- What Are They?
- Design Notes
- Typical Uses
- Competing Materials
- The Environment
- Technical Notes
- Attributes of Magnesium Alloys
- Technical Attributes
- Aesthetic Attributes
- Features (Relative to Other Metals)
What Are They?
Magnesium is the second of the light metal trio (with partners
The push for compact, light, electronics (laptops, mobile phones), and lightweight vehicles (wheels, in-cabin metal parts) has prompted designers to look harder at magnesium alloys than ever before, and has stimulated production and driven prices down. What do they offer? Magnesium has a low density, good mechanical damping, much better thermal conductivity than steel, less good electrical conductivity than copper and aluminum but still good. It survives well in the protected environment of a house or office, but it corrodes badly in salt water and acids; even sweat is enough to tarnish it. Magnesium is flammable, but this is a problem only when its in the form of powder or very thin sheet. It costs more than aluminum but nothing like as much as titanium. It is easy to machine, but because of its low stiffness, parts must be firmly clamped while doing so. Magnesium alloys are designed for specific forming purposes. Some (like AZ31B) are good for extrusions. Others (az63, az92, and am100) have been formulated for investment casting; the az91 range are used for die-casting. Most magnesium alloys can be welded using tig or mig methods; and soldering and adhesive bonding are both feasible. Spot and seam welds are possible but only in low stress applications; riveting is better, provided aluminum rivets are used to avoid galvanic corrosion.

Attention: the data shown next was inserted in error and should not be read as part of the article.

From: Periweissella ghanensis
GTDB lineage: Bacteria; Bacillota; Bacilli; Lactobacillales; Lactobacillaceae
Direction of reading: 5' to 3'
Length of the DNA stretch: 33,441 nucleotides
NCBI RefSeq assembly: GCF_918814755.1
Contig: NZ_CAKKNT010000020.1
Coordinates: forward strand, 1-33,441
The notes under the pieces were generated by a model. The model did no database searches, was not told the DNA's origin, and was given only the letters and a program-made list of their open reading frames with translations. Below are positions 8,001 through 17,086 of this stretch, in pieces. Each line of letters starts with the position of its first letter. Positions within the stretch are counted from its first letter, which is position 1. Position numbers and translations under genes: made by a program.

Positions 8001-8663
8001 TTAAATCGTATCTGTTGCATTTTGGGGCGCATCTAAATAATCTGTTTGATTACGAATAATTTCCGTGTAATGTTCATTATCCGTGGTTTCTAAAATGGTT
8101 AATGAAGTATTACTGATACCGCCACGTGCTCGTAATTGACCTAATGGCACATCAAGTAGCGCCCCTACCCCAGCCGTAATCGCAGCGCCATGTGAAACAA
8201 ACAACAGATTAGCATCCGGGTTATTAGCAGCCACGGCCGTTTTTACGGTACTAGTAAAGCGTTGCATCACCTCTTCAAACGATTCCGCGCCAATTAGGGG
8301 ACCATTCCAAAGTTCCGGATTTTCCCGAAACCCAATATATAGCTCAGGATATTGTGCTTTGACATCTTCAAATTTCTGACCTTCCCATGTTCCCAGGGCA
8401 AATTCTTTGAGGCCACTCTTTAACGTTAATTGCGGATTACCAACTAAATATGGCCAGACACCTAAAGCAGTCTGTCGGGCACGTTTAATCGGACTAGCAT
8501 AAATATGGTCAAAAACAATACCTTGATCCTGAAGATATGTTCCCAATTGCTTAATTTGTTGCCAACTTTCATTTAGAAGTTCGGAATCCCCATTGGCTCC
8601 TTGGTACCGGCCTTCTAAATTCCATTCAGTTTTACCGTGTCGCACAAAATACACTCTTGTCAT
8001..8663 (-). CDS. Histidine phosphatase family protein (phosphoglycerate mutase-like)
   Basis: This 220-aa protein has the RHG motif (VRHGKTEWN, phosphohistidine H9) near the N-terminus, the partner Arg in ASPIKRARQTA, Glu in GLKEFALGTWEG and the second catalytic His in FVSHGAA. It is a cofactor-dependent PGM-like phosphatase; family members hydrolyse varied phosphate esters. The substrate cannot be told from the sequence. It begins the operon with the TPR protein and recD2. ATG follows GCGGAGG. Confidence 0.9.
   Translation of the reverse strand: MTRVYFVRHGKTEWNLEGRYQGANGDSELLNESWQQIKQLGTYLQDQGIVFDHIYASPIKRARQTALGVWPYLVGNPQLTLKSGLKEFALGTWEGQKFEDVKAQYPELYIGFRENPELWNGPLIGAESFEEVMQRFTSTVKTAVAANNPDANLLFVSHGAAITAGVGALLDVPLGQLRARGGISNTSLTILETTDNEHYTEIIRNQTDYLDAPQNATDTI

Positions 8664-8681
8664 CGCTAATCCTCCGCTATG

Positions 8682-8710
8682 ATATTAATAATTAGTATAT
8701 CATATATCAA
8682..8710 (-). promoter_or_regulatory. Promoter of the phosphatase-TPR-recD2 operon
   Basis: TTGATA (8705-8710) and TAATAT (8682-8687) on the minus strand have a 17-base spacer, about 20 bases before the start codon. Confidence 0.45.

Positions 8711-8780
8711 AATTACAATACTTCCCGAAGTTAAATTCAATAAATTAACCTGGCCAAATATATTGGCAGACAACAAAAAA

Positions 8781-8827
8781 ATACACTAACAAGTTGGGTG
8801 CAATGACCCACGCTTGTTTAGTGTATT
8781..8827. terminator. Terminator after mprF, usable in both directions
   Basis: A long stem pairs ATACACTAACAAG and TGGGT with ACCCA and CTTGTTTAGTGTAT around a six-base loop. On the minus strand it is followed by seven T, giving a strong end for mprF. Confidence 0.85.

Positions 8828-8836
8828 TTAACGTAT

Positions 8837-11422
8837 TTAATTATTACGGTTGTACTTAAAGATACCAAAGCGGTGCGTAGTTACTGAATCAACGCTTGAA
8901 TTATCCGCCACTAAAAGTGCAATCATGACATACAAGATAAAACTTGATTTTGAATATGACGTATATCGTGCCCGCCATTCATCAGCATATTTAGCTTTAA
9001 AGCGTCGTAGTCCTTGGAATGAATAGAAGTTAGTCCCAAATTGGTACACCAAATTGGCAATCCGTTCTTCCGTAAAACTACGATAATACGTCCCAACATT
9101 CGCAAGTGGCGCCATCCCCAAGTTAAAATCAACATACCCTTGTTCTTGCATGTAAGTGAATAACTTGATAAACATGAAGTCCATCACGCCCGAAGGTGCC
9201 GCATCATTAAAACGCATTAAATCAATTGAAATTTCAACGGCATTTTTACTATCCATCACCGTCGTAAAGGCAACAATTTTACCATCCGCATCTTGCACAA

Aerospace; automotive; sports goods; nuclear fuel cans; vibration damping and shielding of machine tools; engine case castings; automotive wheels; ladders; housings for electronic equipment, office equipment, and lawnmowers.
Magnesium is the fifth most abundant metal in the earth’s crust, and the third in its oceans – and it can be extracted economically from both (the Dead Sea, thick with dissolved salts – is the best source of all). But its extraction is very energy-intensive, consuming three times more per unit weight than commodity polymers and nearly twice as much as aluminum. It can be recycled, and doing this uses barely one-fifth as much energy.
The classification system of the American Society for Testing Materials (ASTM) is the most widely used. In this system, the first two letters indicate the principal alloying elements. The letter corresponding to the element present in the greatest quantity is used first; if they are equal, they are listed alphabetically. The letters are followed by numbers which represent the nominal compositions of the principal alloying elements in weight percent rounded to the nearest whole number; thus AZ91 means the alloy 90% Mg, 9% Al, and 1% Zn.
Attributes of Magnesium Alloys
Price, $/kg: 2.60–11.40 Density, mg/m3: 1.73–1.95
El. modulus, gpa: 40–47 Elongation, %: 1.5–20 Fr. toughness, mpa·m1⁄2: 12–70 Vickers hardness, hv: 35–135 Yld. strength, mpa: 65–435 Service temp., C: −40–300 Specific heat, j/kg·k: 950–1060 Th. conduct., w/m·k: 50–156
Energy content, mj/kg: 300–500 Carbon footprint, CO2 (kg/kg): 35
Recycle potential: High
Low (0), High Pitch (10): 8–9 Muffled (0), Ringing (10): 3–6 Soft (0), Hard (10) 8 Warm (0), Cool (10): 8–9 Reflectivity, % 68
Features (Relative to Other Metals)
Exceptionally lightweight Easy to die-cast Adequate strength